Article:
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Mumsnetters aren't necessarily qualified to help if your child is unwell. If you have any serious medical concerns, we would urge you to consult your GP.

My 2 year old dd has just been diagnosed with juvenile arthritis

(18 Posts)
dragonseye Fri 26-Jun-09 21:40:13

feeling a bit shell shocked. Can anyone give us any information? We've been in a&e for 8 hours today whilst they ran various tests and eventually gave a diagnosis of juvenile arthritis. They said she will be referred for further tests next week but just feel totally in the dark about what it all means for her (and for us). Anyone with any experience?

dragonseye Fri 26-Jun-09 21:50:28

bump

OhYouBadBadKitten Fri 26-Jun-09 22:37:06

No experience, just a bump for you. It must be rather a shock.

mummytopebs Fri 26-Jun-09 22:40:29

Hi there are people on here whose children have this condition because they were speaking to me last week because my dd is losing sight in her right eye and this apparently is one of the symptoms x

What are your daughters symptoms? I am going to mention this condition at dd next paeditrician appt x

Frizbe Fri 26-Jun-09 22:53:23

{{{Hugs}}} my friend developed this aged 7 and I'm afraid still has it to this day (he's nearly 40) I'm not the best person to give advice on this matter as not living with it or dealing with it. I do recall seeing a fantastic tv documentary with someones daughter, an mp I think, who had been living with this since young childhood, I just wish I could remember who it was for you. I guess like any illness it varies in severity and can be controlled with various drugs.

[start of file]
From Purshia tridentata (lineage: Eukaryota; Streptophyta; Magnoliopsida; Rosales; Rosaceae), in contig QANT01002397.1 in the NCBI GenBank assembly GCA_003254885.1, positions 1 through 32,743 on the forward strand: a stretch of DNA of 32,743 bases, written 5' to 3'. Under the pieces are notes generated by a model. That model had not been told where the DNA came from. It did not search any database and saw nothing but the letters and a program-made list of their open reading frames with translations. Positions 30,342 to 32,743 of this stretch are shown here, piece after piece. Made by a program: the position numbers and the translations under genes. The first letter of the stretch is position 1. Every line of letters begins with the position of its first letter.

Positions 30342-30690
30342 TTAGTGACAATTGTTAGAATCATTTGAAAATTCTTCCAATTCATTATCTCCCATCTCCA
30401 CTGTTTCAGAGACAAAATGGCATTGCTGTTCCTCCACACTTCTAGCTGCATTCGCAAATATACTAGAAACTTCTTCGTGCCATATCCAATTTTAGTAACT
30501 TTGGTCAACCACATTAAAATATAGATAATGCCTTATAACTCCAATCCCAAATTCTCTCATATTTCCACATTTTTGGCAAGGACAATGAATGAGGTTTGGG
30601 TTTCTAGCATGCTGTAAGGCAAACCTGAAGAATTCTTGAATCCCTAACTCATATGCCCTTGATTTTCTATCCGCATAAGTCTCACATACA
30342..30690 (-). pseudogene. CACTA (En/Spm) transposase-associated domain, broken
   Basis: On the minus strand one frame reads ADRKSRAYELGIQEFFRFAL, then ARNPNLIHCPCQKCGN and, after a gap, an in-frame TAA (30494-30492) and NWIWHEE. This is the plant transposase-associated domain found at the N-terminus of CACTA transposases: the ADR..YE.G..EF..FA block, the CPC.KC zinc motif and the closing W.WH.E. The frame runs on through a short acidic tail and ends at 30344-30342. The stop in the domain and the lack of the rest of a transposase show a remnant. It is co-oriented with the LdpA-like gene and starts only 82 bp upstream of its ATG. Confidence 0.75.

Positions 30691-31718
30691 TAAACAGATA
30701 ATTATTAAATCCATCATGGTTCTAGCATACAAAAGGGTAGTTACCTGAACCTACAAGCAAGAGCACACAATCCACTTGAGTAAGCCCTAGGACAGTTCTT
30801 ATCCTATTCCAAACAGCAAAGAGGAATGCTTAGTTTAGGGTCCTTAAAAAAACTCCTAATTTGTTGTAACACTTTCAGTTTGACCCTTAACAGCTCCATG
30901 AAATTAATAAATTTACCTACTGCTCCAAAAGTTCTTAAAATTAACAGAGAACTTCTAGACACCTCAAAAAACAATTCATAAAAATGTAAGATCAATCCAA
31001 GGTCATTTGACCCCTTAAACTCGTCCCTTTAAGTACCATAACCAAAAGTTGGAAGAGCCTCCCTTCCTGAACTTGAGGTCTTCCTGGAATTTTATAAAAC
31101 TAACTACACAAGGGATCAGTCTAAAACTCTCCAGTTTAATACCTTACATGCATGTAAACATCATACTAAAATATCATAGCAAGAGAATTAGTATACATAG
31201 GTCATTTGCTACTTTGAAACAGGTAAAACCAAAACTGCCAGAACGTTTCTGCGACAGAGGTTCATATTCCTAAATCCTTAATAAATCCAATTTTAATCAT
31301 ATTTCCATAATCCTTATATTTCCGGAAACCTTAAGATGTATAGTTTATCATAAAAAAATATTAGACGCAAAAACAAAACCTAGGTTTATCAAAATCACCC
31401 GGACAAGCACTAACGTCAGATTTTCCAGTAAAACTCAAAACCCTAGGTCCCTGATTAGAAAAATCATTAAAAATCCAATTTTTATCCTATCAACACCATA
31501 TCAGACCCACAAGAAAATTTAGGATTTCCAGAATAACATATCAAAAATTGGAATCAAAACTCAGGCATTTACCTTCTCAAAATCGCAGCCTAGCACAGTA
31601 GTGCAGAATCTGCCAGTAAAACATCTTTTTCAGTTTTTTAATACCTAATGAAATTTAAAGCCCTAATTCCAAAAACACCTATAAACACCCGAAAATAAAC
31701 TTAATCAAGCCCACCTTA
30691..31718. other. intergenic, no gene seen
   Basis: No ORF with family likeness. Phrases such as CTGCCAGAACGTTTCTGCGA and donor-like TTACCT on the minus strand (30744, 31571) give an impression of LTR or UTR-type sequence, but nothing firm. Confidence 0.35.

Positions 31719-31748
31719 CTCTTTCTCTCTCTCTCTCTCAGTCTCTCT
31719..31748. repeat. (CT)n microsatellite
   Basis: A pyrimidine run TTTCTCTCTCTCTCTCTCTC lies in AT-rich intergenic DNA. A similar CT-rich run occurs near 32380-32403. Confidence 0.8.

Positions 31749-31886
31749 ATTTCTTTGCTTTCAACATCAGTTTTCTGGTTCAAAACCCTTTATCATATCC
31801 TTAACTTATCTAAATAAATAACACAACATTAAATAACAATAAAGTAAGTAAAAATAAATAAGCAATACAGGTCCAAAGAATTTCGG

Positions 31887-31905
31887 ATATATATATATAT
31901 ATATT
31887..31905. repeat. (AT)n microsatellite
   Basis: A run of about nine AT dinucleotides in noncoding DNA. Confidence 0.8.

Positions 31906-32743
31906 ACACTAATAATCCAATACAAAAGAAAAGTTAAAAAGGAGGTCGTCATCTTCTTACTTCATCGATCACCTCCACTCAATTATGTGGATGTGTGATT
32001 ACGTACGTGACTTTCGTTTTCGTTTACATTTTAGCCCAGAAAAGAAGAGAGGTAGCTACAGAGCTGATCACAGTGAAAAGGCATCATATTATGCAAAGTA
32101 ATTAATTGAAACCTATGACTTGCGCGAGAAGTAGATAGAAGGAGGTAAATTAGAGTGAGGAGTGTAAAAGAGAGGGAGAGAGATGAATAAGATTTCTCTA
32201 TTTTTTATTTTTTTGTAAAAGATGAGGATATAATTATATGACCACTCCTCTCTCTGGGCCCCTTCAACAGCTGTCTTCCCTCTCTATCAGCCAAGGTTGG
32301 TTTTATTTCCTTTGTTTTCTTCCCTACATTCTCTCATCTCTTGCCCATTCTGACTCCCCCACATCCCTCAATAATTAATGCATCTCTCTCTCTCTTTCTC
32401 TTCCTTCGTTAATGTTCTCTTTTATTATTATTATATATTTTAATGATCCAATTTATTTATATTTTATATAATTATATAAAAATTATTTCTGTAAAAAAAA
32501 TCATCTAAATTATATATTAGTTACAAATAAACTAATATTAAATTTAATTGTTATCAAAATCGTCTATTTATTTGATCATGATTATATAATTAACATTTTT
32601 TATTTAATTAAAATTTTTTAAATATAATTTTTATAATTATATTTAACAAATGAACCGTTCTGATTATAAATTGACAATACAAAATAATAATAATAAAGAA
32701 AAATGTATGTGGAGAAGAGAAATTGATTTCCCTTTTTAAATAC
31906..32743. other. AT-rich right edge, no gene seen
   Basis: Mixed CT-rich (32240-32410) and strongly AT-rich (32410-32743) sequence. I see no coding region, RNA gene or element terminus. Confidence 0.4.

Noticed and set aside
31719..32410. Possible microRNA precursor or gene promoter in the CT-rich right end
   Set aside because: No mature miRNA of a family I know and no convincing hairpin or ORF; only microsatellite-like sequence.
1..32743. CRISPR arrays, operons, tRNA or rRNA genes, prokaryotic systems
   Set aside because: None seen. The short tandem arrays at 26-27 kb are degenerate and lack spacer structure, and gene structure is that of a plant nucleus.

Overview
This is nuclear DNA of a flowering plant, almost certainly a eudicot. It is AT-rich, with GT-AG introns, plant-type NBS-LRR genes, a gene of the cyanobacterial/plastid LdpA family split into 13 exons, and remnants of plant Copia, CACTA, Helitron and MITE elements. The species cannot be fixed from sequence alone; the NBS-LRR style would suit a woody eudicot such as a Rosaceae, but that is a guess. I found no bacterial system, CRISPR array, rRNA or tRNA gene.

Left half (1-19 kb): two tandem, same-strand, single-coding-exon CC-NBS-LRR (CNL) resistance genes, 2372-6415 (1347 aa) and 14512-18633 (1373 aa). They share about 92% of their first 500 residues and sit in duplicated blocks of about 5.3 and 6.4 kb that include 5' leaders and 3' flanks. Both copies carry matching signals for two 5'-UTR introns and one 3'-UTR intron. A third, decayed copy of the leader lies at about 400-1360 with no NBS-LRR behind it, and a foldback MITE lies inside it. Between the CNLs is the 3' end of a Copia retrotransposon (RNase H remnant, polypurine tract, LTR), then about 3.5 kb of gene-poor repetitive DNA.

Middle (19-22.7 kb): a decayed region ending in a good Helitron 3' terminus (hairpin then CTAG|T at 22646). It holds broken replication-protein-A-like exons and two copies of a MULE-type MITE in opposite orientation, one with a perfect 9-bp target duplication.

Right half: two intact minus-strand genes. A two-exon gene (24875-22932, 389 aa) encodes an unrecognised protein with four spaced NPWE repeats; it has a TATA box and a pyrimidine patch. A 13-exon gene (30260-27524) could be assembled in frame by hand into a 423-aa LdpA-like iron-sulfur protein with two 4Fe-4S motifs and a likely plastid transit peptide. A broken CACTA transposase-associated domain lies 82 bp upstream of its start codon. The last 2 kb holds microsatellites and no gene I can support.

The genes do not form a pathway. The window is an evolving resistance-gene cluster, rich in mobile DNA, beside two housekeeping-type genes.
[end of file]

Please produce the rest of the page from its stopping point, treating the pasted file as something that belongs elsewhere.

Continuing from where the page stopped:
Sorry I'm not much use, I just didn't want this thread to go unanswered.

TheLadyEvenstar Fri 26-Jun-09 22:54:50

DS1 is 10 going on 11 he was diagnosed with juvenile arthritis at the age of 3. On the whole he is fine although it does only affect one knee. On some occassions his knee really plays up and he is in agony. I have found lots of gentle massages ease the pain.

funnypeculiar Fri 26-Jun-09 22:58:33

Oh, am no expert, but a mate's daughter in Oz has this. She was diagnosed around 2yrs. Initially very uncomfortable and defn affected her ability to get around easily, but she had a couple of injections into the knee cap and that has made a huge difference to both her mobility and her comfort levels. Last time her dad was over he said that 90% of the time, you can't tell now - but occasionally she will be uncomfomfy and they have a rub to help her.

Have not discussed long term stuff, but they certainly all seem to be coping very well in the short term.

HTH

dragonseye Fri 26-Jun-09 23:05:41